The top three causes of death for children under five years old in the world:
2. Preterm Birth Complications
3. Diarrhea (from water-borne illnesses)
Number one and three on the list are considered easily remedied.
The World Health Organization states that pneumonia could be eliminated on this list by breastfeeding the recommended amount of time. Breastfed children are 15 times less likely to die from pneumonia than their non-breastfed counterparts and, when afflicted with pneumonia, children who were breastfed were 17 times less likely to get so severe that they needed to be admitted to the hospital.
Diarrhea is another completely preventable death. Exclusively breastfeeding for at least 6 months, hand washing, and access to clean water are three ways to drastically lower chances of a child becoming infected with potentially fatal diarrhea.
What I find the most troubling about this list is that breastfeeding and lack of clean water seem to be linked together in so many developing countries. We know companies like Nestle have made a business decision to try to privatize water for profit, but Save the Children has also been very vocal about formula companies actively targeting people whose children’s lives are at great risk if they are not breastfed.
This is one of the many reasons that I feel normalizing breastfeeding in the West is so important. Once we understand it, even if we aren’t participating, it will be much more likely that we will be able to grasp this global problem.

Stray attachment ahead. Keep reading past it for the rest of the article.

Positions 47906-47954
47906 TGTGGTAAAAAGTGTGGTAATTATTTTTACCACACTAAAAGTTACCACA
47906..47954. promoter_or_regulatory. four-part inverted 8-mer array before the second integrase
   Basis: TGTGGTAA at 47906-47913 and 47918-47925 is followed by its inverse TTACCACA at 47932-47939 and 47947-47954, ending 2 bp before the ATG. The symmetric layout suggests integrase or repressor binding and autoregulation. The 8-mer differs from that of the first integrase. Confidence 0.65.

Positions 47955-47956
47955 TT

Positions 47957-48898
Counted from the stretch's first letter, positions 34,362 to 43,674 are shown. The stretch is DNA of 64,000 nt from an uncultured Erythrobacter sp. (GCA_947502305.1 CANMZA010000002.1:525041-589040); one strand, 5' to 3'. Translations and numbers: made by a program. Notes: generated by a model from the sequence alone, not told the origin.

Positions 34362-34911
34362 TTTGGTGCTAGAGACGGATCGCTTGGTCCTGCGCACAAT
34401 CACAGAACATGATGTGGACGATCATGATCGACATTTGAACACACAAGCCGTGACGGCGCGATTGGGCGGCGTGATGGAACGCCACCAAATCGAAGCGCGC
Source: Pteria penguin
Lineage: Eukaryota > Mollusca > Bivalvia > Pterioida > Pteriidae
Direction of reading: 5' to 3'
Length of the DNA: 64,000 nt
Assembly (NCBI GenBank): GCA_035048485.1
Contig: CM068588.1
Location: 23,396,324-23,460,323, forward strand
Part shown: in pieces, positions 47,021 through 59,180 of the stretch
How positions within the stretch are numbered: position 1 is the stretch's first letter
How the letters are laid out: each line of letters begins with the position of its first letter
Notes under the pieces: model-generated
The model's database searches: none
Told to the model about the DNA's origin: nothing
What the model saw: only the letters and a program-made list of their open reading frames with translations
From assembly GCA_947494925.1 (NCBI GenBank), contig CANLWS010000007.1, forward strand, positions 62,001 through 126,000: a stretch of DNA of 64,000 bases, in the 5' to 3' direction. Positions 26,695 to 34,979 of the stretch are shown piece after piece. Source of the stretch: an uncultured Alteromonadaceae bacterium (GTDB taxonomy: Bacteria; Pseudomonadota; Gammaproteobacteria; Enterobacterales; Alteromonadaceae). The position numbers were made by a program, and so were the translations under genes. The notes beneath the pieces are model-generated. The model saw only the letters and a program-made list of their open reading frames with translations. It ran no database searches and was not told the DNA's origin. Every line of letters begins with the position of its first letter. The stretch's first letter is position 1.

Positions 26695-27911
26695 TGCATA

How can we overcome these hurdles?
- Shift the view of breasts to a reproductive body part and not sexual objects. The entire body is an erogenous zone. It is time to reclaim culturally healthy views of sex in a country that has been repressed for long enough.
- Normalize the idea that children may, in fact, breastfeed for many years and understand that is a healthy parenting option.
- Normalize breastfeeding in public.
- Provide paid maternity leave in the US.
- Relieve the stigma attached to bottle feeding and formula feeding. I think it started with good intentions of re-normalizing breastfeeding in our culture. However it seems to have caused the pendulum to swing the other way, except instead of one choice being normalized, it is has made almost every parent (specifically mothers) feel alienated for their feeding choices.
I want to leave you with the brilliant spoken word of Hollie McNish.